9 to-market and R&D cost reduction, they also work well when maximizing the scope of family. 3. Third point is the architecture used by these three approaches. Integration-Oriented approach uses a fixed structural architecture which provides a complete basis for product family with a little variation points. Hence it is very difficult to enhance the scope of family as the complete architecture has to be altered in this case. Hierarchical approach uses Micro-kernel architecture that consists of micro-kernels and some optional elements. These optional elements can be changed, new elements can be included or some elements can be deleted. In this way this approach gives more freedom to add or change the product family. Composition-Oriented approach uses architectural principles guaranteeing compositionality which has no separate layer for architecture. Instead all architectural principles are added into the components. Thus architecture can be changed very easily in this approach as compared to other two approaches. 4. Although architecture provides the basis, the actual functionality and requirements are added into components. Integration-Oriented and Hierarchical approaches use internal integrationoriented components in which components have variation points but still they are very much dependent on other components. Composition-Oriented approach uses Internal compositional components in which components are based on well-defined architectural principles. These components are relatively independent and can be freely composed with each other. 5. Product creation defines how the products are developed. Integration-Oriented and Hierarchical approaches both use product-specific code based on pre-integrated platform in which all the basic generic functionality has been implemented into pre-integration platform. Products are developed at top of the platform. Composition-oriented approach composing components in product specific configurations in which components are interconnected with each other. 6. Companies can take advantage of reusable components if all products are created and then continuously evolved over time. Integration-Oriented and Hierarchal approaches use platform organization as basis. For evaluation, all the new features and requirements should be preintegrated into the platform. It is more time consuming and costly. In Composition-Oriented approach evolution takes place using extending the components. New components can be added or old can be deleted easily. Thus evolution is relatively easy in Composition-Oriented approach. 5 Summary Software product families, product lines are the solution to meet the challenges in software development. Different approaches have been used to develop software for consumer products like Integration-Oriented platform approach, Hierarchal approach and Composition-Oriented approach. Observing all the advantages and disadvantages of these approaches, I can conclude that the Composition-Oriented approach can meet all the requirements and challenges in a better way than the other two approaches. 9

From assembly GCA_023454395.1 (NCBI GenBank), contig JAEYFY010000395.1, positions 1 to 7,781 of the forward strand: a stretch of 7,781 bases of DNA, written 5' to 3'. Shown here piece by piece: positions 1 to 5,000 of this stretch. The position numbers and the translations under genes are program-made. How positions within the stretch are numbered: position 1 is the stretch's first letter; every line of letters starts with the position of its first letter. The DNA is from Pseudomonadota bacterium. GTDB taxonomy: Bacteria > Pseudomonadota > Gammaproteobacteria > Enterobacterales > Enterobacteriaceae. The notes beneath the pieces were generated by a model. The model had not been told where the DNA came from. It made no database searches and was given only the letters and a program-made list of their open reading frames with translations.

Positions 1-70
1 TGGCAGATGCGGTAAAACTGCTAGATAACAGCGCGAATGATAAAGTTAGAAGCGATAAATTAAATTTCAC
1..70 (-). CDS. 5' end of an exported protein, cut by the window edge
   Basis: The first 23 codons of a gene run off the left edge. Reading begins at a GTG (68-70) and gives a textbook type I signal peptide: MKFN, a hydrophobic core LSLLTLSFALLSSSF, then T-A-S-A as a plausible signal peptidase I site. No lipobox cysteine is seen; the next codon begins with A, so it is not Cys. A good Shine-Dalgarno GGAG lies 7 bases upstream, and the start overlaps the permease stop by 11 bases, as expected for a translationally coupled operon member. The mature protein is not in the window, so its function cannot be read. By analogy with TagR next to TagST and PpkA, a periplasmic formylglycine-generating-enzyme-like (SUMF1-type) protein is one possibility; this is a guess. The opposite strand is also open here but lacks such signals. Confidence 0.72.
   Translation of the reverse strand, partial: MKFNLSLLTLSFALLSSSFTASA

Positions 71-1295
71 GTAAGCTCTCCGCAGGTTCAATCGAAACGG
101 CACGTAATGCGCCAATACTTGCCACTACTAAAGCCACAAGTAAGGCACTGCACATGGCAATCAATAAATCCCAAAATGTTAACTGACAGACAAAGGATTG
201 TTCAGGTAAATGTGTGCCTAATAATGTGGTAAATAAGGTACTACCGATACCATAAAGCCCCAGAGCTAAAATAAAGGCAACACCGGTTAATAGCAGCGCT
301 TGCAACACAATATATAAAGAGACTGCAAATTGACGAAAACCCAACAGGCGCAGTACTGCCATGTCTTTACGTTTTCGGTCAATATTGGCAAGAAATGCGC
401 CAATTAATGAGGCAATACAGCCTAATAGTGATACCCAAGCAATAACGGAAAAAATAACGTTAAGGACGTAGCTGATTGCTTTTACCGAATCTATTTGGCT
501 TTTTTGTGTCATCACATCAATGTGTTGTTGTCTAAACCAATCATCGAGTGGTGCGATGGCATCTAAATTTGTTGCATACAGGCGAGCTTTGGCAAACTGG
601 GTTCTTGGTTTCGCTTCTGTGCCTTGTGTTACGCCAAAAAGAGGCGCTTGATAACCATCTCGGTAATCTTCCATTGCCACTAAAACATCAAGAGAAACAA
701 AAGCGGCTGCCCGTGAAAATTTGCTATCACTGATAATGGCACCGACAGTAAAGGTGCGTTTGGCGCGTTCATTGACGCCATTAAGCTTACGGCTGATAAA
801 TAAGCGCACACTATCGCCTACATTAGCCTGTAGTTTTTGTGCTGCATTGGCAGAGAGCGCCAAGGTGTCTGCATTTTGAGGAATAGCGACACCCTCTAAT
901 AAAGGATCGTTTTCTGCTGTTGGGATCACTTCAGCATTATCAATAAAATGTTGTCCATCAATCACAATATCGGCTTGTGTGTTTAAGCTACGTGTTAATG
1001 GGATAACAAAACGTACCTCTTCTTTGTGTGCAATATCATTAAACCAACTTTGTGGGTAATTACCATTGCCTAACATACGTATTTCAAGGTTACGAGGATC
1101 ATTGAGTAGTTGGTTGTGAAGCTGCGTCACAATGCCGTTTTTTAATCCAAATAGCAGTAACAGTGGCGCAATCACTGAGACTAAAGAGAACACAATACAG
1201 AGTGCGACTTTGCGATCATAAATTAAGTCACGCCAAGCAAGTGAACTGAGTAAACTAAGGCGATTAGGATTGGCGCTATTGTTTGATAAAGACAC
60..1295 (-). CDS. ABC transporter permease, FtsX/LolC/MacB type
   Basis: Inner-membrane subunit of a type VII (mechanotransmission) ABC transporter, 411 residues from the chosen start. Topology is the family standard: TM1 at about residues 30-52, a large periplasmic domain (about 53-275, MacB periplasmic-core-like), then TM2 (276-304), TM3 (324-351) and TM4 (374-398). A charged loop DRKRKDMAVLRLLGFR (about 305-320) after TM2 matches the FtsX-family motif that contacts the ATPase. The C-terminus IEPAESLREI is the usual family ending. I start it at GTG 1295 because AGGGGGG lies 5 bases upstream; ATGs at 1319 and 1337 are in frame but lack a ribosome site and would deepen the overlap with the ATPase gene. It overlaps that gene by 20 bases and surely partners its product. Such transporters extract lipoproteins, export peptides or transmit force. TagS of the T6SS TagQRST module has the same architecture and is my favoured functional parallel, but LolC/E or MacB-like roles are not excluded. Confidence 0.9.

10 6 References [1] J. Bosch, Design and Use of Software Architectures: Adapting and Evolving a Product- Line Approach, Addison-Wesley, Boston, MA, [2] R. V. Ommering, "Software reuse in product populations", IEEE Transactions on Software Engineering, Volume: 31 Issue: 7, July. 2005, Page(s): [3] R. V. Ommering, Building Product Populations with Software Components, In Proceedings of Int l Conference on Software Engineering, pp , May [4] P. Clements, L. Northrop, Software Product Lines, Practices and Patterns. Addison- Wesley, [5] J. Bosch, The Challenges Of Broadening The Scope Of Software Product Families, Communications of ACM, Dec 2006, Vol. 49, No. 12. [6] J. Bosch, Invited Talk: Expanding Software Product Families: From Integration to Composition, ARCS 2007, LNCS [7] P. Toft, D. Coleman, J.Ohta, HP product generation consulting, a cooperative model for cross-divisional product development for a software product line. In P. Donohoe, Ed., Proceedings of the First Software Product Lines Converence (SPLC1), Kluwer Academic Publishers, 2000, [8] N. Medidovic, R.N. Tayler, A Classification and Comparison Framework for Software Architecture Description Languages, IEEE Trans. Software Eng., vol. 26, no. 1, pp , Jan [9] Ivica Crnkovic, Magnus Larsson, Building Reliable Component-Based systems, Artech House Boston. London